Diagnosis: Does It Help or Hurt?
I received an e-mail yesterday talking about yet another “new” disorder. This disorder was for people who fixate on eating healthy. The author was talking about how people who don’t care what they are eating are “healthy,” and those who do care have a disorder. For obvious reasons, that just didn’t feel right to me. So, after hearing about this “disorder,” I decided it was good to look a little deeper at the highly charged topic of diagnosis. When I was getting my master’s degree in marriage and family therapy, I was really good at applying the criteria of different diagnostic codes to behaviors. It felt like a puzzle to look at symptoms and find how they all fit together, as if this now solved the world’s problems—or at least a family’s biggest challenges.
Everywhere we look nowadays, children are being diagnosed and labeled with disorders, with acronyms being placed near their names. “Johnny has ADHD; that’s why he can’t sit still.” “Sherry has RAD, and that’s why she can’t attach to us.” “Vinnie is on the [autism] spectrum.” But how does it help to label our children?
The reality is that labels are usually chosen due to behavioral checklists filled out by parents and teachers. It is an unscientific process based upon what the adults in a child’s life are seeing. That viewpoint is a creation of what our culture tells us to look at. But what if we aren’t seeing the whole picture? What if we don’t understand the relationship between the behavior and what the child has been through? Perhaps we’re only seeing a small piece of the puzzle and basing our decision upon our limited view.
Shifting Your Perspective
The first principle of Consciously Parenting, my parenting services devoted to helping families create, nurture and repair connections, states “All behavior is a communication.” Let’s look at an example and see what that might mean. We’ll take a hypothetical child who has been diagnosed with reactive attachment disorder (RAD). Let’s say that Sherry was adopted at age 4 from a Russian orphanage where no one held her, and she’d spent the first four years of her life in a crib with little interaction with caregivers. Sherry adapted to her environment, which included very little contact with people. Her brain and body adjusted to the lack of input, touch and connection that her body expected when she was born.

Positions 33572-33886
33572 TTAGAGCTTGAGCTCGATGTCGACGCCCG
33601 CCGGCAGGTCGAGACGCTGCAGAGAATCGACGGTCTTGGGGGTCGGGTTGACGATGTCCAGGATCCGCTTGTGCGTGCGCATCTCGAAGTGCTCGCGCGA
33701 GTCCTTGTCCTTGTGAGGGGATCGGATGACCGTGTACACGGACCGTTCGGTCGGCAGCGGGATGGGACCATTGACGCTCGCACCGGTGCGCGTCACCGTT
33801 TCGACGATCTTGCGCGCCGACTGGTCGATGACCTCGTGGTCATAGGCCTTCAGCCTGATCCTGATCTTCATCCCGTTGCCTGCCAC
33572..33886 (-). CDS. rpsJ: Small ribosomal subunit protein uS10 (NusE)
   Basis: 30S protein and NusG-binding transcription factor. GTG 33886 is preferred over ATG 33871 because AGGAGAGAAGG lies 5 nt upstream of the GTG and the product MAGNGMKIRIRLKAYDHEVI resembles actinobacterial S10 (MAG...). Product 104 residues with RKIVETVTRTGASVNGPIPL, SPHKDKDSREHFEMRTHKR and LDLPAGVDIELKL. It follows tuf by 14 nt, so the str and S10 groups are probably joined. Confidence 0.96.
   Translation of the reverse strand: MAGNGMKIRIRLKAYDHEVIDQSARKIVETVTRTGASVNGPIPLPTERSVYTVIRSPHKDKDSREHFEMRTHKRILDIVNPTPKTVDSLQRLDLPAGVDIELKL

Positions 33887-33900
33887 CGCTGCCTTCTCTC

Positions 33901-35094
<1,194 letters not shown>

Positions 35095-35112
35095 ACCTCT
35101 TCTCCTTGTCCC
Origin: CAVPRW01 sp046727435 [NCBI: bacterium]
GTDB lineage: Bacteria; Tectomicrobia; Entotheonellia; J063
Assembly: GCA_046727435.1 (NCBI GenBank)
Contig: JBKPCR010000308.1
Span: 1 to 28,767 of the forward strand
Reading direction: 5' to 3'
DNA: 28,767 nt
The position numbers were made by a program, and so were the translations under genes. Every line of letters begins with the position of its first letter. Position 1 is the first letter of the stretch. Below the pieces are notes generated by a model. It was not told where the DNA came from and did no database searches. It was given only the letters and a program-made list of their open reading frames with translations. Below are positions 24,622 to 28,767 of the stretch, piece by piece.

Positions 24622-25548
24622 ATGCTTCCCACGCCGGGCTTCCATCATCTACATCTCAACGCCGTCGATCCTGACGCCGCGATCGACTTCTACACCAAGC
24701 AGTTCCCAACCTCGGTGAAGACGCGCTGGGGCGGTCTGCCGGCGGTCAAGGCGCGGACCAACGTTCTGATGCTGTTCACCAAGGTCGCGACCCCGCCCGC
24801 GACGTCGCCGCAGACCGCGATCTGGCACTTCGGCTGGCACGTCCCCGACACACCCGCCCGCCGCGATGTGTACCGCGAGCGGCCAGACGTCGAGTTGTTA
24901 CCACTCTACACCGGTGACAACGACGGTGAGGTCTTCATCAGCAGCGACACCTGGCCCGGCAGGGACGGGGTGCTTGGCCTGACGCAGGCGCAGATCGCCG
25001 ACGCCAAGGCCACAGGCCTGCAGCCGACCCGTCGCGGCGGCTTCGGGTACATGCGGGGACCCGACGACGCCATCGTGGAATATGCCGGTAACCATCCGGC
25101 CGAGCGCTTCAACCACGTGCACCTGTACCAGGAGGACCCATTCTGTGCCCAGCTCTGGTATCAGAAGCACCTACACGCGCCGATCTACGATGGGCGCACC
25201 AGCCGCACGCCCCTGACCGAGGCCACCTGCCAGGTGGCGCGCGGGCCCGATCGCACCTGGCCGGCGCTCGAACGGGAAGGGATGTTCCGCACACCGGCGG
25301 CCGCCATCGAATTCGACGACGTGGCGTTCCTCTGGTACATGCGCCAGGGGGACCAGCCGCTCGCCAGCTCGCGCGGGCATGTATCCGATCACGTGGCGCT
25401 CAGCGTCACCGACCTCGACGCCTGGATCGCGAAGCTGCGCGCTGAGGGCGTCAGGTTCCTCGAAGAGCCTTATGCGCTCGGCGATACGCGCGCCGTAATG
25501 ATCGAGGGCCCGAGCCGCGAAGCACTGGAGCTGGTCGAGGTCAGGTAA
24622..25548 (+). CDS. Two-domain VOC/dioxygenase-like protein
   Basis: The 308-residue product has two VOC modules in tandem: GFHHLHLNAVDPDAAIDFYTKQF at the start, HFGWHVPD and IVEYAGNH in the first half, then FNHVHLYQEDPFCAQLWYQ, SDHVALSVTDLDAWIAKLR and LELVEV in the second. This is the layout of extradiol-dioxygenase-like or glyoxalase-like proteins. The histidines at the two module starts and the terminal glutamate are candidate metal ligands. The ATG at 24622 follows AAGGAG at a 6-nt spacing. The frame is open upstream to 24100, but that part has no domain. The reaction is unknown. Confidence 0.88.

When she was adopted by a loving couple, her behaviors with her new parents clearly communicated what she had experienced in the orphanage. All her life, touch and human connection had been missing, so when her parents tried to hold her she would just go limp in their arms, refusing to look them in the eyes. She clearly didn’t want to be rocked to sleep and preferred to be on her own, making strange noises. Her behaviors were perfectly normal for the environment she spent her first four years living in, but are considered maladaptive in the new environment.
In the case of Johnny with ADHD (attention-deficit hyperactivity disorder), I would wonder who else in the family has difficulty focusing? How can meeting Johnny’s needs help the whole family? What if no one in the family is really able to focus attention on anything for very long? Who decides when a behavior is really a problem? What is Johnny communicating about what the family needs?
Does a Label Help?
Some parents feel frustrated when confronted with a child’s different or difficult behaviors. These parents feel better when they understand that what their child is experiencing isn’t unique to their child. A label allows parents to find other parents who may be working with similar circumstances. Sherry’s parents connected with a great Yahoo group to talk with other adoptive families facing similar issues; they found it once they had a label to put into a Google search. Certainly, having a diagnosis can take the pressure off and create more room for understanding.